Previous work on discrete time portfolio selection models encompassed (a) transaction's costs, and (b) uncertainty about cash flows during the first (and only) period. This paper extends these models by considering uncertainty about asset yields in the second period and the optimal strategy for portfolio selection over a two-period horizon. Among the implications are i) the optimal initial portfolio is, in general, diversified and contains more short-term assets than the myopic investor's portfolio, and ii) the shape of the mean-variance locus ensures diversification for all (two-moment) types of investors, except certain forms of risk lovers. Other partial derivatives are investigated.
Working paper 6 is based largely on chapter 3 of Supel's University of Minnesota Ph.D. dissertation, "A two-period balance sheet model for banks."
Prediction interval tests are applied to the reduced forms of two quarterly models of the U.S. (the "old" FRB-MIT model and the Michigan model). The results illustrate the range of tests one can perform on an estimated simultaneous equation model. In particular, the tests determine whether ex post forecast errors can be attributed to structural deficiencies of the models. The paper examines confidence regions and other aspects of forecast distributions-comparisons between mean forecasts and nonstochastic forecasts, comparisons between, forecast variances from multiperiod endogenous simulations and those from one period simulations, and comparisons between forecast variances and residual variances.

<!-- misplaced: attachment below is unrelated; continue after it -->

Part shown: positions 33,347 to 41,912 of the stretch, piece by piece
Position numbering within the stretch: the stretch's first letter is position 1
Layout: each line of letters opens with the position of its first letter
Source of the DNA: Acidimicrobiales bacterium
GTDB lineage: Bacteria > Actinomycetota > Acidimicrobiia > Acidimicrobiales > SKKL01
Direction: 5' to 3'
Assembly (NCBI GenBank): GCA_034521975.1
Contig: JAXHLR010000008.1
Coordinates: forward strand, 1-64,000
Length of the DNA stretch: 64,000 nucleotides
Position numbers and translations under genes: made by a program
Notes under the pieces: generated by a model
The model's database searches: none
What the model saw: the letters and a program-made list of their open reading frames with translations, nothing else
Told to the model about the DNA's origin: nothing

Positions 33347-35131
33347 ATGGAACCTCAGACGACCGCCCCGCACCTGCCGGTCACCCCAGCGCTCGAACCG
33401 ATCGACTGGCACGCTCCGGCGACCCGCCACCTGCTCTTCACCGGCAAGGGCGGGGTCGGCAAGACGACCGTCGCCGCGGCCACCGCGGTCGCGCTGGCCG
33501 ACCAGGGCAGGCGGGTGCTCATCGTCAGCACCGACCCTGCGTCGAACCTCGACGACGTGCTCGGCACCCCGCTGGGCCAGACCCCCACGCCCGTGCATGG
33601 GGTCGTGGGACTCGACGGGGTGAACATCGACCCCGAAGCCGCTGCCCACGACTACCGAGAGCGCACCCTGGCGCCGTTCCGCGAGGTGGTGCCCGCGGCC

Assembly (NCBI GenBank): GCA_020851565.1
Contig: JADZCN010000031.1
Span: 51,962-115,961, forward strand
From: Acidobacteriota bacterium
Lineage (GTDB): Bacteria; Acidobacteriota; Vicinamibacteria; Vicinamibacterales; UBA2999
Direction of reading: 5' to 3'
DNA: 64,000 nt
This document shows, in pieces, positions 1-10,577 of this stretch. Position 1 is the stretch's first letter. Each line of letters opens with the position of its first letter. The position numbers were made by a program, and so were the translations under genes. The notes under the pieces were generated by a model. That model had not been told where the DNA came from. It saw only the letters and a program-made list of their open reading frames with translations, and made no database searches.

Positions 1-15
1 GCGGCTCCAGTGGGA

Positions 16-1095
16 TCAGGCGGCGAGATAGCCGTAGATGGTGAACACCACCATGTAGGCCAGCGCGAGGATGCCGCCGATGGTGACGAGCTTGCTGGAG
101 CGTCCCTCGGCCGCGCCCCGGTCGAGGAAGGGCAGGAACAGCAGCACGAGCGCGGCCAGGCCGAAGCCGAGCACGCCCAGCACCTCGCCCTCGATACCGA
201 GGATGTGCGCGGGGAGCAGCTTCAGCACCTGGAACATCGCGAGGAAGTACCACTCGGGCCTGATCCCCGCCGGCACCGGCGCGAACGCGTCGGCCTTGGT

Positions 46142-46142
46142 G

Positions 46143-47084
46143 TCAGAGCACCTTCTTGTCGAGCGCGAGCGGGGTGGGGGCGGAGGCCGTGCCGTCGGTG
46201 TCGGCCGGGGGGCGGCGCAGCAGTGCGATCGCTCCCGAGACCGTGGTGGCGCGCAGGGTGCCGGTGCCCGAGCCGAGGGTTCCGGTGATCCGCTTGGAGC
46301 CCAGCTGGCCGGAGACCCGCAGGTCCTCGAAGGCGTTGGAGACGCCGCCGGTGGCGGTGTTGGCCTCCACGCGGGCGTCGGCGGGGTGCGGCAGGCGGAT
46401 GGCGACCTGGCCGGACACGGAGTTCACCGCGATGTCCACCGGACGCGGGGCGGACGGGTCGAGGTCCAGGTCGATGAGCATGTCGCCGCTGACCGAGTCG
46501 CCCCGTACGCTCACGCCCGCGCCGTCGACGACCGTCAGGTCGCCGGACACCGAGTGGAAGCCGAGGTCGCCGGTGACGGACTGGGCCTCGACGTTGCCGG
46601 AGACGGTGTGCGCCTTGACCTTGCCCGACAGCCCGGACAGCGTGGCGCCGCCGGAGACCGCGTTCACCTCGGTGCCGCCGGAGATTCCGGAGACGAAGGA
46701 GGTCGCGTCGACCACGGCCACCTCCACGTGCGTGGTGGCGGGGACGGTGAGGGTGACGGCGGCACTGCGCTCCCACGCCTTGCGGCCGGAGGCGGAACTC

A statistical definition of the natural unemployment rate hypothesis is advanced and tested. A particular illustrative structural macroeconomic model satisfying the definition is set forth and estimated. The model has "classical" policy implications, implying a number of neutrality propositions asserting the invariance of the conditional means of real variables with respect to the feedback rule for the money supply. The aim is to test how emphatically the data reject a model incorporating rather severe "classical" hypotheses.
In "Liquidity Preference as Behavior Towards Risk," Tobin suggests that risk aversion and expected utility maximization can provide a rigorous foundation for an equilibrium demand for money. In Tobin's model, money plays a risk reducing role in individual portfolios. This note considers whether a general equilibrium stochastic model can produce equilibrium yield distributions that allow money to play that role if money does not appear directly as an argument in the utility or production functions of the economy. The model examined, a stochastic production variant of Samuelson's model of overlapping generations, cannot produce such yield distributions.